Also, in some parts of the wall city, on the festive day, courtyards of the houses have been swept clean and plastered with fresh cow-dung and geru with mandanas to begin the festivities auspiciously.
Specially, Rajasthani women and children get involved in drawing intricate rangoli designs in their court yards on their doorsteps for welcoming guests and reciting prayers for peace and prosperity.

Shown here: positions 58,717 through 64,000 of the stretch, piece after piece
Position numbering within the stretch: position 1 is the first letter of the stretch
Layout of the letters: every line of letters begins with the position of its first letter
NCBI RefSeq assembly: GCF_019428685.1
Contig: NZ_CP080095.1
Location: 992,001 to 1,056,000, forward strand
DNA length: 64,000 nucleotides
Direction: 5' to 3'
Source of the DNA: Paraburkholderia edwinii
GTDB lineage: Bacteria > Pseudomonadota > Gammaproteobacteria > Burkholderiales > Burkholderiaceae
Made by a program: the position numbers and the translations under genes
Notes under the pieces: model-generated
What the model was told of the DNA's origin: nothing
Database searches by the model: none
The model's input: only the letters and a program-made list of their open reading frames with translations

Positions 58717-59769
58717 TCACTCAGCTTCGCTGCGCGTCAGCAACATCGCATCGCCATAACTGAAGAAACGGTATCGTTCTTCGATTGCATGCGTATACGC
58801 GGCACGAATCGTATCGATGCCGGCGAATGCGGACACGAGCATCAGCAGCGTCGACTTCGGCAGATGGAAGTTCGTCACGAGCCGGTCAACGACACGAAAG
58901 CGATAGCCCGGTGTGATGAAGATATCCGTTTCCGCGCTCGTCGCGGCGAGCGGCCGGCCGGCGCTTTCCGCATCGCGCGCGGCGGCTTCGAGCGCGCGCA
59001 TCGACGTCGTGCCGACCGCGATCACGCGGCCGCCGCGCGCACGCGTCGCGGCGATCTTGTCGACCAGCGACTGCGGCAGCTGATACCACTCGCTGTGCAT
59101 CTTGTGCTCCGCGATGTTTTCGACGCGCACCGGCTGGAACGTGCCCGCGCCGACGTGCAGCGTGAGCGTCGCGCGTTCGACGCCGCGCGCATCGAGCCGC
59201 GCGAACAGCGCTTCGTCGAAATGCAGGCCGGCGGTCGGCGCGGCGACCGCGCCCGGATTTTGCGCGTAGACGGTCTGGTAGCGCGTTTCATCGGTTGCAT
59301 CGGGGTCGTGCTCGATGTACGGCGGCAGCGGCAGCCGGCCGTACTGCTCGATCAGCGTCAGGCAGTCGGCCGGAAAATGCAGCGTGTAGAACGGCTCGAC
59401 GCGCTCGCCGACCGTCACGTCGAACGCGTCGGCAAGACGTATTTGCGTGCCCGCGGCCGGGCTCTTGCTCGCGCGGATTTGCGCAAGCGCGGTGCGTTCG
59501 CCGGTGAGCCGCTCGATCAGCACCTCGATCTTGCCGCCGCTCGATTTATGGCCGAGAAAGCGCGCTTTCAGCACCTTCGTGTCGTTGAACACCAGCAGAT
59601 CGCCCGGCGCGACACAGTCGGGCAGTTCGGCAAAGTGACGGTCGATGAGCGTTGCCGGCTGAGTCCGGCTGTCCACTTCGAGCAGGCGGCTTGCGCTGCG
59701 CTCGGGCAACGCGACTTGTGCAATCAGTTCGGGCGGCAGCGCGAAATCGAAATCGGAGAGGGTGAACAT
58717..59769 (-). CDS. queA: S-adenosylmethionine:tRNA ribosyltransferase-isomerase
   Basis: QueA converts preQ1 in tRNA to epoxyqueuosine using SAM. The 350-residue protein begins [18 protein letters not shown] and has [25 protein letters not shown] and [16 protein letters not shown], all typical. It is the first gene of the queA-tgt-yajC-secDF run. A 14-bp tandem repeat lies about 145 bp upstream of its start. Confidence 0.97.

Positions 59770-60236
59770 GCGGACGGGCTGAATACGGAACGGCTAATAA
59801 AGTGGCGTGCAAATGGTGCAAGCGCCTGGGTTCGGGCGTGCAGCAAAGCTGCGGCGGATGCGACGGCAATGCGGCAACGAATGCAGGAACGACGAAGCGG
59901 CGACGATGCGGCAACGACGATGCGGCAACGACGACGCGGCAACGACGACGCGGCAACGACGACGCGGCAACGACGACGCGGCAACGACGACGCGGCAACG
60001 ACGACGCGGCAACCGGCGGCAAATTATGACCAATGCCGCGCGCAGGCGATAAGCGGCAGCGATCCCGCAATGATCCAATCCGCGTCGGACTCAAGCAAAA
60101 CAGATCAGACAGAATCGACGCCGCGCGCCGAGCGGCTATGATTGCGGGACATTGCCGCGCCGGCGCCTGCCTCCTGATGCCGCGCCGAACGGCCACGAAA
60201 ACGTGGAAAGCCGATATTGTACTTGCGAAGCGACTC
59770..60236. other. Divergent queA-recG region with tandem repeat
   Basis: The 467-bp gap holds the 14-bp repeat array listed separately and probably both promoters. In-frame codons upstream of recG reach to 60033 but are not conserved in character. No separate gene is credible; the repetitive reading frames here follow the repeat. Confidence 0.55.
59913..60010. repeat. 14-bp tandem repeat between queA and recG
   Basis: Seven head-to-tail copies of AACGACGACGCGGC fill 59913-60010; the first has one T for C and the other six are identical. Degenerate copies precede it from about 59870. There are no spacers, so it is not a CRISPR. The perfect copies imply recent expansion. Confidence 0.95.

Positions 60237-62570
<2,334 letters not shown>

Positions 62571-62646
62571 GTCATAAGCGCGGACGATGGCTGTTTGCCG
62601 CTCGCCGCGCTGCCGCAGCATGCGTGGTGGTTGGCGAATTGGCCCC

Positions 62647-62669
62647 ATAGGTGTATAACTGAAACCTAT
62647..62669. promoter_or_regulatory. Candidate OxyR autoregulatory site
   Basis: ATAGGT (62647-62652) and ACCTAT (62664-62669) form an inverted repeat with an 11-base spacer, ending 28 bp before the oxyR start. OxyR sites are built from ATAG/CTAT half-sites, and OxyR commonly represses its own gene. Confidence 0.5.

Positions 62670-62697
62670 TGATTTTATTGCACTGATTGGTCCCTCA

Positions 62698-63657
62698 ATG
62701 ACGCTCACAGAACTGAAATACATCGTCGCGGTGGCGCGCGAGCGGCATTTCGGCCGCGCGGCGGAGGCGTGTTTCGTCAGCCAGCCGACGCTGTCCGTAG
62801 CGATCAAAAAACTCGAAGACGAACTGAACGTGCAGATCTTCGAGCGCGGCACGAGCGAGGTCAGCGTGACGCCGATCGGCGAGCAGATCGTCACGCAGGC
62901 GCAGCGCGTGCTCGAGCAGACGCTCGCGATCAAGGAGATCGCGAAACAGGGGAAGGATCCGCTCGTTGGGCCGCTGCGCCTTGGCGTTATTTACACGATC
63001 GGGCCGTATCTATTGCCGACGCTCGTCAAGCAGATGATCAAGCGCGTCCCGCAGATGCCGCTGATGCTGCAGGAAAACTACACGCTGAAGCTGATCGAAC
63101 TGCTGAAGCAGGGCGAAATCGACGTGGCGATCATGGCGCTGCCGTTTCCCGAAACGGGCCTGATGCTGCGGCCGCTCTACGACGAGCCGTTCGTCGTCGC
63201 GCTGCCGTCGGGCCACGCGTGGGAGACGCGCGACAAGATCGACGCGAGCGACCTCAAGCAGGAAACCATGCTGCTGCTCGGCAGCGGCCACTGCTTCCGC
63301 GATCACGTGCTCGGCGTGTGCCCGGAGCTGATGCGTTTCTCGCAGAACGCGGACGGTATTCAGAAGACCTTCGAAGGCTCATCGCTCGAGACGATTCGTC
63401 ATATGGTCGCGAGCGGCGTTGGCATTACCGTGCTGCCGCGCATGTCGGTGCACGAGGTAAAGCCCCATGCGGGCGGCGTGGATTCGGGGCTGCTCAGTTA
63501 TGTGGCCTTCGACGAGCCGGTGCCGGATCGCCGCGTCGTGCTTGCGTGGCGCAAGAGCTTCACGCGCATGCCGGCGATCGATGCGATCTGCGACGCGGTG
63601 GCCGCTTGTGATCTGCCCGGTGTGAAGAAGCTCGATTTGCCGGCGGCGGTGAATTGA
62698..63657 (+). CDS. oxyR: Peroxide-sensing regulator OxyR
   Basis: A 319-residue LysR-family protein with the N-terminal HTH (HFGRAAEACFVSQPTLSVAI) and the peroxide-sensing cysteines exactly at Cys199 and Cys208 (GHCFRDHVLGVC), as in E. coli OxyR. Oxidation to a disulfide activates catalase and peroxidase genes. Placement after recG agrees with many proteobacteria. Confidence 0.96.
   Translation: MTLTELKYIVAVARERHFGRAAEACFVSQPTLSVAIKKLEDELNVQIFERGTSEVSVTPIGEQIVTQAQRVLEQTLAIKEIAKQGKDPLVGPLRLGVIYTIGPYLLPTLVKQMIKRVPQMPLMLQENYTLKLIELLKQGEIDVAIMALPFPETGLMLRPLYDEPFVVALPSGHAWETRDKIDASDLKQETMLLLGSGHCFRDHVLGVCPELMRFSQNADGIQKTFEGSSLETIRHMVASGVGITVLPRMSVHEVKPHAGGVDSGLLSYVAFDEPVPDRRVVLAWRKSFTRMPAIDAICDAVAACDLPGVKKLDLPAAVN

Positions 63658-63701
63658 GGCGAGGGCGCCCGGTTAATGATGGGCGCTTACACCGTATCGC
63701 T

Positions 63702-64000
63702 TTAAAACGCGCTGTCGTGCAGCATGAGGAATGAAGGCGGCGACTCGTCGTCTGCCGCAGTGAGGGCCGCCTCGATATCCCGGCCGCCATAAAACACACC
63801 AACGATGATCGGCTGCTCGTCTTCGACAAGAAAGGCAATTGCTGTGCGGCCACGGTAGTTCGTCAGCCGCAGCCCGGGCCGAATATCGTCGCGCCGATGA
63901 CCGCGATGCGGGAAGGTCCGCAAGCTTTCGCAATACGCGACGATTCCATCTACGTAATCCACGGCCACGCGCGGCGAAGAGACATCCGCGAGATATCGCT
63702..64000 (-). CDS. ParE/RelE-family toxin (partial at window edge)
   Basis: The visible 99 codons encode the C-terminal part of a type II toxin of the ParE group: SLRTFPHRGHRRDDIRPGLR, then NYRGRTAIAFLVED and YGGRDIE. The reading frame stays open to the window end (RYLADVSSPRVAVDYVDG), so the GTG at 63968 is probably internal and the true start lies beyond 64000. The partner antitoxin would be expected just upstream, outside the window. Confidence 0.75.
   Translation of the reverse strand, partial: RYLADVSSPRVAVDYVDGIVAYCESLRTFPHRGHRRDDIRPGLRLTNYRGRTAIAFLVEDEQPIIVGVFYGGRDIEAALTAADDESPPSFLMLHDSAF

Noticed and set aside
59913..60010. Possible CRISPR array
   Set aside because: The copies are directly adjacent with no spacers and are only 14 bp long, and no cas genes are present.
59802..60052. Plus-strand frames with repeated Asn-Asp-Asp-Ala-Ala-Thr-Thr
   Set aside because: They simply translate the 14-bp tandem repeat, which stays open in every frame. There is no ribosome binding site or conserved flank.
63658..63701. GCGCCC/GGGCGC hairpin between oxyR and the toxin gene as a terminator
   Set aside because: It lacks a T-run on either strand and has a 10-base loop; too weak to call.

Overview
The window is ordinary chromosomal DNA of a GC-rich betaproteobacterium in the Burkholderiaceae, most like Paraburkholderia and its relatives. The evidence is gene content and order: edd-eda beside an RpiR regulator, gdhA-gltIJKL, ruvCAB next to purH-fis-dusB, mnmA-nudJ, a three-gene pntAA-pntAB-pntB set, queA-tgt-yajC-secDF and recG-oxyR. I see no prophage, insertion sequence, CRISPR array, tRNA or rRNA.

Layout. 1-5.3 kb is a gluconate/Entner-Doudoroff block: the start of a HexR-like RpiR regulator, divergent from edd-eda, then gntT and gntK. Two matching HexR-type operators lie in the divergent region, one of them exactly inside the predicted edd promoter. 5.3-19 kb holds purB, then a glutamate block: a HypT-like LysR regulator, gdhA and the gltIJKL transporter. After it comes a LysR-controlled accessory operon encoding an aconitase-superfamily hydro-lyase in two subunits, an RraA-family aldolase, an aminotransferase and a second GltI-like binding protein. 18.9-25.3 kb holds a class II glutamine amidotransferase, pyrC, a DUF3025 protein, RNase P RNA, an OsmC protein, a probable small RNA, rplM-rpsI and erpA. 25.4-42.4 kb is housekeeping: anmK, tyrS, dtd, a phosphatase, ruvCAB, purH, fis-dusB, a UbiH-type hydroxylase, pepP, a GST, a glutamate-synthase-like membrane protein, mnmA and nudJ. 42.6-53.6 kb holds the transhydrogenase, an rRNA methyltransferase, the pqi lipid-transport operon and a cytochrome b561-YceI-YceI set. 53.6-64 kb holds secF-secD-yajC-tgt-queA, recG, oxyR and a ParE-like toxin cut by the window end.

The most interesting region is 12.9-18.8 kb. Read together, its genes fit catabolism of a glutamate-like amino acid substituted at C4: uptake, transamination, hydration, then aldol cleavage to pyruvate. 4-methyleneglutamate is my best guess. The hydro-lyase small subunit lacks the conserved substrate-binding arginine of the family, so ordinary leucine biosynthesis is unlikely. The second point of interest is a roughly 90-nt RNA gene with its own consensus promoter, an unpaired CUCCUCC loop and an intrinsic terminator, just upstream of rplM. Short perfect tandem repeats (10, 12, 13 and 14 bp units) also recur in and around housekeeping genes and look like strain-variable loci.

Children have started giving inputs to elderly women to include the symbols of pichkaris and heaps of colour powder to look mandanas or rangolis look modern.
However, the auspicious symbols of Swastika, Shri and Om remain along with decorative geometric patterns of lines, dots, squares and circles.
In the inset, there is a mandana which combines the traditionalism and modernity. It starts with the Swastika symbol at the centre surrounded by a square decorated with few parallel lines. It is followed by two semi-circles on each side of the square decorated with a few curved lines. Also, four pichakaris or syringes and colour powder heaps have been included to indicate that the mandana is for Holi.